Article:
Primary health-care units exist as dispensaries and basic health units (BHU) in rural and peri-urban areas of Pakistan, but the services that they are able to provide are far from what would be considered a comprehensive primary health center.[
The problems with lost to follow up generally within longitudinal research are recognized in Pakistan.[
Most of the families in our cohort were from rural, villages, or tribal areas with poverty and low literacy rates, especially for females. At our own outpatient follow-up when probed about why parents did not choose to attend their child’s anemia appointment, the vast majority said that they did not feel a need to attend or did not believe it was of importance to treating their child’s anemia as per documented on the patient notes. This was despite being advised comprehensively of the long-term implications. Our assessment was that these parents did not feel that anemia was even affecting their child due to its’ asymptomatic nature. This is a cause of grave concern as chronic anemia has negative effects on linear growth during all stages of life from infancy to adolescence and infants are likely to develop delayed cognitive, motor, and affective development.[
The rational for studying TBI patients was 2-fold. First, the high incidence of TBI in Pakistan and at our center made it convenient a way to enroll children who would be eligible for the purpose of this study in a prospective manner. Our neurosurgery department is one of the referral centers for TBI that caters to the more than 12 million population of Lahore and surrounding rural villages and is referred a large volume due to the well equipped and advanced neuro-monitoring and critical care available. We are the only neurosurgery department in Pakistan, at the time of writing, to carry out Brain Micro-dialysis, and monitor ICP, ICPa and brain parenchymal oxygen and temperature. As a developing country, Pakistan with a population of 220 million has one of the highest incidences of TBI globally, 184/100,000, with a survey (n > 100,000) showing nearly one-third of patients suffered from TBI with about 10% having moderate-to-severe TBI.[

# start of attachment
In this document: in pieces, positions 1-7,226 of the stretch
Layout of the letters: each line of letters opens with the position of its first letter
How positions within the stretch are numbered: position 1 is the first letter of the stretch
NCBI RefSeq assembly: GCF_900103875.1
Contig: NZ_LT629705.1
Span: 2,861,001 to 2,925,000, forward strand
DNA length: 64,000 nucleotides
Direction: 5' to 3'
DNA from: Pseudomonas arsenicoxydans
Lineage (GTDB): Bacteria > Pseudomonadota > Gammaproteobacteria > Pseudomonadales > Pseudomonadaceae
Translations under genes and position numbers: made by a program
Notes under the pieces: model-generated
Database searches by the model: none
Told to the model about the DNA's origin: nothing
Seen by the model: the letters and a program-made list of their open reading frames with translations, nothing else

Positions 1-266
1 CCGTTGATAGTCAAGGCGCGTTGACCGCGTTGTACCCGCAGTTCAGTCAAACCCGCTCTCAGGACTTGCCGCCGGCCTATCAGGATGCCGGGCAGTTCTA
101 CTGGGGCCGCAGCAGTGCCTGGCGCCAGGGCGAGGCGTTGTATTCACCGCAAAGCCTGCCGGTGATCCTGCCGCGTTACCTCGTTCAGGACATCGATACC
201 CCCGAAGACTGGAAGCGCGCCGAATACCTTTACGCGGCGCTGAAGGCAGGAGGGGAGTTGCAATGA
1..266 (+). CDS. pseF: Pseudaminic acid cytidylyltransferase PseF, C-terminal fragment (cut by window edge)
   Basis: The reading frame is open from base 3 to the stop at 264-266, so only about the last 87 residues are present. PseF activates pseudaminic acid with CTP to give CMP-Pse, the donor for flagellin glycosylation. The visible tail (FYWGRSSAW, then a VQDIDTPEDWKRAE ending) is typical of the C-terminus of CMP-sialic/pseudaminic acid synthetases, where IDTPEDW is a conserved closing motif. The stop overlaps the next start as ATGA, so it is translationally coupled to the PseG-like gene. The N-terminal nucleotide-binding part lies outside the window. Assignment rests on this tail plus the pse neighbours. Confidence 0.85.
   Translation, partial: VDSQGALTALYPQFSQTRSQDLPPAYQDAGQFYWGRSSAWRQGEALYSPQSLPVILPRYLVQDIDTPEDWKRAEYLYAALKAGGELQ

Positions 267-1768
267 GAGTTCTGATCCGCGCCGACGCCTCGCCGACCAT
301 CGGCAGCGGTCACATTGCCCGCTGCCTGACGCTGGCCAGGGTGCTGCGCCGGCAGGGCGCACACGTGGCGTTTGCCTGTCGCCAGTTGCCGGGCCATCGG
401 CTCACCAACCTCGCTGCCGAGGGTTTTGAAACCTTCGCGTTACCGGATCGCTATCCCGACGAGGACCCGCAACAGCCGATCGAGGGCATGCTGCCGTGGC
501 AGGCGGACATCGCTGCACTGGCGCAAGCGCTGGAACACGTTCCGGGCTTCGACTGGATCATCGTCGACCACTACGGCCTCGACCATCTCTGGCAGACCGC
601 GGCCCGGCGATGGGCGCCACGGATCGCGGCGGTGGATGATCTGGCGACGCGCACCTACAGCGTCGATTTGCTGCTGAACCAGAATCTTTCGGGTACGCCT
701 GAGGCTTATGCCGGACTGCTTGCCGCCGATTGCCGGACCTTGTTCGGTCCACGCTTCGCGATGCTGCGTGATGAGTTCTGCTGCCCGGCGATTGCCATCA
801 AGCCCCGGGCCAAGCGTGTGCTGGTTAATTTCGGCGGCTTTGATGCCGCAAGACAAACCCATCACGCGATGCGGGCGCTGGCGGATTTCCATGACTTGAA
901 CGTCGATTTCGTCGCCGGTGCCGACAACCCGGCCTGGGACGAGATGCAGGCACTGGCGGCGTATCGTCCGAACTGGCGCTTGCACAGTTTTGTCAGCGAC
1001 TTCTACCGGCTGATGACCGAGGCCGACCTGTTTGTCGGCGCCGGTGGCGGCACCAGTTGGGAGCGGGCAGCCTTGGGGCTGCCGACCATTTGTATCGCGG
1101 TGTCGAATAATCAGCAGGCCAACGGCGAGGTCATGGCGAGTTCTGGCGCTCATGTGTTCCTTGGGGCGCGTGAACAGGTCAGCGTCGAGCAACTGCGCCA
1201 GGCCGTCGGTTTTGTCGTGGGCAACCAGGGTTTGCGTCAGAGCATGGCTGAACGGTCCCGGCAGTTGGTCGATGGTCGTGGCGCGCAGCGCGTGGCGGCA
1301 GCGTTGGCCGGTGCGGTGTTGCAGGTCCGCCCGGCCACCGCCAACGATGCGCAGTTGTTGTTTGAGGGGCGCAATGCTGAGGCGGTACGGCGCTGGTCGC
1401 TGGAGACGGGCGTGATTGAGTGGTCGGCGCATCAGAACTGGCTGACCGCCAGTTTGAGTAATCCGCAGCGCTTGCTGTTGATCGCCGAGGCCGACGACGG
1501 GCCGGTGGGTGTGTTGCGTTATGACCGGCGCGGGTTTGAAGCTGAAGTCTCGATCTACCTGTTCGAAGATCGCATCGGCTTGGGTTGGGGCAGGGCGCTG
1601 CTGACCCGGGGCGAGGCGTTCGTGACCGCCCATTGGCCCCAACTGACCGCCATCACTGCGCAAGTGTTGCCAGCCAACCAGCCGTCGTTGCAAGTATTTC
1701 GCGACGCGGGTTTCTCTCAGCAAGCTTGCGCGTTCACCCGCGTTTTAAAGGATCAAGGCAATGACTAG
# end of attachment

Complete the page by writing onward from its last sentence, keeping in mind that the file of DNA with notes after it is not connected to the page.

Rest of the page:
Second, TBI would serve as one example that would demonstrate in the literature how a national issue of widespread anemia prevalence in children should be recognized in neurosurgery as a cause of concern not only from a holistic point of view of child development but from the view of neurosurgical outcomes. There is evidence to say that anemia and correction with blood transfusions are associated with a poorer outcomes in adults with TBI.[
It is certain that national programs for iron supplementation and food fortification are required to bring the prevalence of iron deficiency anemia down nationally.[
We hope the data in our study bring to light the prevalence of anemia and highlight problems faced in addressing it from a neurosurgical/hospital-based specialty limelight which could serve as a foundation for future cohort studies to elucidate cause and effect between reasons for not attending anemia clinics. Then, we may be in a position to make guidelines on how to promote compliance, at tertiary hospital center level, of parents in treating their child’s anemia and giving the condition its due attention. However, these initiatives should not be a substitute for the long-term strategies to improve the nutrition status nationally.
Our study was a descriptive case series and a temporal and formal relationship between anemia, its risk factors, and reasons for not attending pediatric anemia clinic cannot be established. We lacked a detailed and systematic investigation into the reason’s patients did not attend their anemia clinic as assessment of poverty, rural living, and illiteracy was made subjectively by asking the parents regarding their education status, income, and their location of residence. Further studies should be done to see how neurosurgery, at a hospital-based specialty and cross-sectional level could play a role in reducing the burden of anemia in their patients as it is fundamental to a child’s development, can impact neurosurgical outcomes, and improve the socioeconomic outlook for these children.
Anemia has a high prevalence in children who present to neurosurgery for TBI. Parents are not giving due emphasis to the treatment of their child’s anemia and this needs to be improved. Food fortification programs and public health awareness measures need to be introduced nationally to reduce the prevalence of anemia.